Former IBF Super Flyweight world champion Zolani Tete discusses vacating his belt, title ambitions and his love for English fans ahead of his fight with Jose Santos Gonzalez for the vacant IBF International bantamweight title on Saturday.
The fight will take place on the undercard of Mancunian Terry Flanagan’s WBO world lightweight title defence against Scouser Derry Mathews in a North-West derby match-up at the Echo Arena in Liverpool on March 12.
Fresh off the plane from the Eastern Cape of South Africa, “Last Born” walks into Everton Red Triangle Boxing Club; hood up, scarf wrapped around his face and already wearing gloves… cotton, not leather.
Welcome to England. Fans will remember his English début last year, in which he knocked out the then unbeaten Paul Butler in spectacular fashion with a crushing left uppercut.
The southpaw, 22-3, is glad to be back on English soil and hopes he can add to his 18 knock outs, 12 of them coming in the first round. There is a burning desire to put on a show, speaking with passion about his temporary home for the next few days.
“I love English fans. They have a love for boxing and that’s one thing we as boxers need. They must watch on Saturday when I will be demolishing Gonzalez. I’m going to take him out. I’m not going in for a knockout, I am preparing for the full 12 rounds, but if a knockout opportunity comes, I will go for it. I just want to entertain the Liverpool people,” said Tete.
He sits, sipping on something quintessentially English; a cup of tea (milk, two sugars) but he made his name in South Africa and still has a responsibility to his motherland. He said: “There is crime, but there is crime everywhere. The one thing about people there is they love sport and once they see you can make a living out of it, they stick to it. It’s only those few guys that stick to crime but we are working on it.”
“Youngsters are always looking up to me and if they have a problem they can come to me and I will help them out. I’ve made a big name for myself and I am very grateful for that. I am touching so many lives that I didn’t even realise and it’s all through boxing.”
Tete’s success could perhaps be put down to the influential women in his life. He joked: “My girlfriend, every time I wake up she asks me, ‘did you go and run?’ and I say, ‘babe, I’m tired’ and she always says, ‘you need to go run.’ My mother also, she always asks, ‘are you going to gym now…?’ ‘Yes mum.’”
He rolls his eyes and laughs – South Africa or England – mums will be mums. However, there is a clear appreciation and love for the positive role models he has in his life and who have helped him to notable victories over Butler, Teiru Kinoshita and Juan Carlos Sanchez Jr.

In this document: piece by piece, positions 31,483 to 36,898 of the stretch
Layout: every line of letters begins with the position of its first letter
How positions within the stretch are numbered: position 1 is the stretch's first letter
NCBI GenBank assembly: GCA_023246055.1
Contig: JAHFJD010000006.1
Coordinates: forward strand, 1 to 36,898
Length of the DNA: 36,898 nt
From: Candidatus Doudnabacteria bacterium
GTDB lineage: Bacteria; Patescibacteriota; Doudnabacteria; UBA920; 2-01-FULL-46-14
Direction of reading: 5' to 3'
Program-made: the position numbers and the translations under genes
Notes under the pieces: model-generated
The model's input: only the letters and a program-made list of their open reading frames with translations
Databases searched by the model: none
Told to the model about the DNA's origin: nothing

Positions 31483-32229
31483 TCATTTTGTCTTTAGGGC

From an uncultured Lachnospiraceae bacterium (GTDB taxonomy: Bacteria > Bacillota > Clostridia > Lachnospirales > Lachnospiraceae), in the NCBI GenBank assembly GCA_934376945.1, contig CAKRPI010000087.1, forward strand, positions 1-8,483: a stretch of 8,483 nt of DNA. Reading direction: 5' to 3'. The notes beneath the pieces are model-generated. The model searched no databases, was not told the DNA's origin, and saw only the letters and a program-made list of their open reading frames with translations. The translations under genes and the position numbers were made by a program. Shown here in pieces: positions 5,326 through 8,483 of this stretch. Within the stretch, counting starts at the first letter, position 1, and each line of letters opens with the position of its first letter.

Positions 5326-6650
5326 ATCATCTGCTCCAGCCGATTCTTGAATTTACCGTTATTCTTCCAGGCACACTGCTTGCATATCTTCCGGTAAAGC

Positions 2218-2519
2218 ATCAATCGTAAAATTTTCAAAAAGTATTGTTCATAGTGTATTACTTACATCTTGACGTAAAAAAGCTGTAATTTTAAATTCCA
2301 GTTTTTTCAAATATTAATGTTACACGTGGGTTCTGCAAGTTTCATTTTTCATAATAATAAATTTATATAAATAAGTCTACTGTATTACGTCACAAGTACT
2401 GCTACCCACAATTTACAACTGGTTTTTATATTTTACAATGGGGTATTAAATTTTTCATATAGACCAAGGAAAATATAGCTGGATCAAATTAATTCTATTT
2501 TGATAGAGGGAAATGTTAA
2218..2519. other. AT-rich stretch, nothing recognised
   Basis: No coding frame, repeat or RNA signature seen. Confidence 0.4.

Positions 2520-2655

Tuesday marked Tete’s 28th birthday and a win over Gonzalez, 22-3, would act as the perfect present.
He said: “Gonzalez is a good fighter, he will put up a great fight but I will be victorious. A similar record doesn’t mean anything. It depends who you fight and who you have lost to. I believe I will beat him. As a fighter you need to be careful because you never know what may happen in the ring, so you need to go in there, be careful and not underestimate the guy. I will just use my game plan, be smart, then take the guy out.”“I know I’m smarter than Gonzalez, but he’s a Mexican so he is going to come out fighting. I will need to use my brain and use my legs in order to get my opportunity. In life you do get learning curves. I was once unbeaten and I lost three times, but I didn’t give up on myself. I am looking forward to another fight and I believe I’m going to be a world champion once again.”
He does not hide his ambition for world honours, stating he would be happy to fight IBF Bantamweight champion Lee Haskins or WBA Bantamwight “regular” champion Jamie McDonnell, if the chance arose.
Tete has already tasted world glory, but the former IBF Super Flyweight was forced to vacate his title over an alleged purse dispute, something which still wrangles with him and now tastes slightly more bitter. He places his hand on his heart not only in an oath of honesty, but in signalling exactly where it hurts.
“It was painful, man. I fought very hard for that title. Even before I got the opportunity, I had to struggle to get the opportunity. Then eventually, I have to vacate it. It’s painful. I’m still recovering from that. As a champion you need to adapt, you need to know what you want and you need to go for it. I don’t know which path Frank Warren will chose, but hopefully it will be for a world title. I don’t mind going any route and once I hold a belt, I definitely want a unification.”
The short term ambitions are only surpassed by the long term. He said: “I want to see myself reaching the heights of Floyd Mayweather and Miguel Cotto because as a fighter you must aim high. You always look up and you must always want to become one of the great fighters.”
Before any of that though, he will be sure to forget about being The Best Ever and just focus on being the best on Saturday night.